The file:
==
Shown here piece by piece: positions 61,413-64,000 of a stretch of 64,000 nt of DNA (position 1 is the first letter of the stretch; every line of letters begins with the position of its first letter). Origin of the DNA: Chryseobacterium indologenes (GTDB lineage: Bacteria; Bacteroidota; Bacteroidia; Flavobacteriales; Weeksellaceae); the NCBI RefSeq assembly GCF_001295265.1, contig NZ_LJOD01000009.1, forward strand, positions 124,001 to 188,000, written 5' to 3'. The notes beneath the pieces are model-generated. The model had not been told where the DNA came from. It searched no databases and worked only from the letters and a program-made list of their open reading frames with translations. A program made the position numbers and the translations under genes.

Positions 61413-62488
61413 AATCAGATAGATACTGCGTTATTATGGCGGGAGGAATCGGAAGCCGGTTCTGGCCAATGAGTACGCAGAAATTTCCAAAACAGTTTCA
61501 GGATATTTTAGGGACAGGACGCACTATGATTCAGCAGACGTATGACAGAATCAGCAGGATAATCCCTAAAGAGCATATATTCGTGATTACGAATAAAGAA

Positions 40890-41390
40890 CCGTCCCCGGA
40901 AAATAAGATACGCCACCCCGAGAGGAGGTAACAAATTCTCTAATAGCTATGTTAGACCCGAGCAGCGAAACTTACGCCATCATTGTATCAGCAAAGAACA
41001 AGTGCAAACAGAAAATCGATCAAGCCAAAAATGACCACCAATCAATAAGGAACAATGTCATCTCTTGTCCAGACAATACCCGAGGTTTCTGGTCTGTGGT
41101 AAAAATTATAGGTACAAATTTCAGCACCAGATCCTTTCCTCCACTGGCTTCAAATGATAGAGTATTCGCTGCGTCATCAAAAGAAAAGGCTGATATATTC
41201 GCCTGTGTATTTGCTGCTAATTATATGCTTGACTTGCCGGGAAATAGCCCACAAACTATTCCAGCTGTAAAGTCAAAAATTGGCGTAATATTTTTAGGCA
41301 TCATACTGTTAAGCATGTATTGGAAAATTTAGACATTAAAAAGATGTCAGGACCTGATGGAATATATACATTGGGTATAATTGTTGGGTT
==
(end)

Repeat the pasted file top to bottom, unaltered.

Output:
Shown here piece by piece: positions 61,413-64,000 of a stretch of 64,000 nt of DNA (position 1 is the first letter of the stretch; every line of letters begins with the position of its first letter). Origin of the DNA: Chryseobacterium indologenes (GTDB lineage: Bacteria; Bacteroidota; Bacteroidia; Flavobacteriales; Weeksellaceae); the NCBI RefSeq assembly GCF_001295265.1, contig NZ_LJOD01000009.1, forward strand, positions 124,001 to 188,000, written 5' to 3'. The notes beneath the pieces are model-generated. The model had not been told where the DNA came from. It searched no databases and worked only from the letters and a program-made list of their open reading frames with translations. A program made the position numbers and the translations under genes.

Positions 61413-62488
61413 AATCAGATAGATACTGCGTTATTATGGCGGGAGGAATCGGAAGCCGGTTCTGGCCAATGAGTACGCAGAAATTTCCAAAACAGTTTCA
61501 GGATATTTTAGGGACAGGACGCACTATGATTCAGCAGACGTATGACAGAATCAGCAGGATAATCCCTAAAGAGCATATATTCGTGATTACGAATAAAGAA

Positions 40890-41390
40890 CCGTCCCCGGA
40901 AAATAAGATACGCCACCCCGAGAGGAGGTAACAAATTCTCTAATAGCTATGTTAGACCCGAGCAGCGAAACTTACGCCATCATTGTATCAGCAAAGAACA
41001 AGTGCAAACAGAAAATCGATCAAGCCAAAAATGACCACCAATCAATAAGGAACAATGTCATCTCTTGTCCAGACAATACCCGAGGTTTCTGGTCTGTGGT
41101 AAAAATTATAGGTACAAATTTCAGCACCAGATCCTTTCCTCCACTGGCTTCAAATGATAGAGTATTCGCTGCGTCATCAAAAGAAAAGGCTGATATATTC
41201 GCCTGTGTATTTGCTGCTAATTATATGCTTGACTTGCCGGGAAATAGCCCACAAACTATTCCAGCTGTAAAGTCAAAAATTGGCGTAATATTTTTAGGCA
41301 TCATACTGTTAAGCATGTATTGGAAAATTTAGACATTAAAAAGATGTCAGGACCTGATGGAATATATACATTGGGTATAATTGTTGGGTT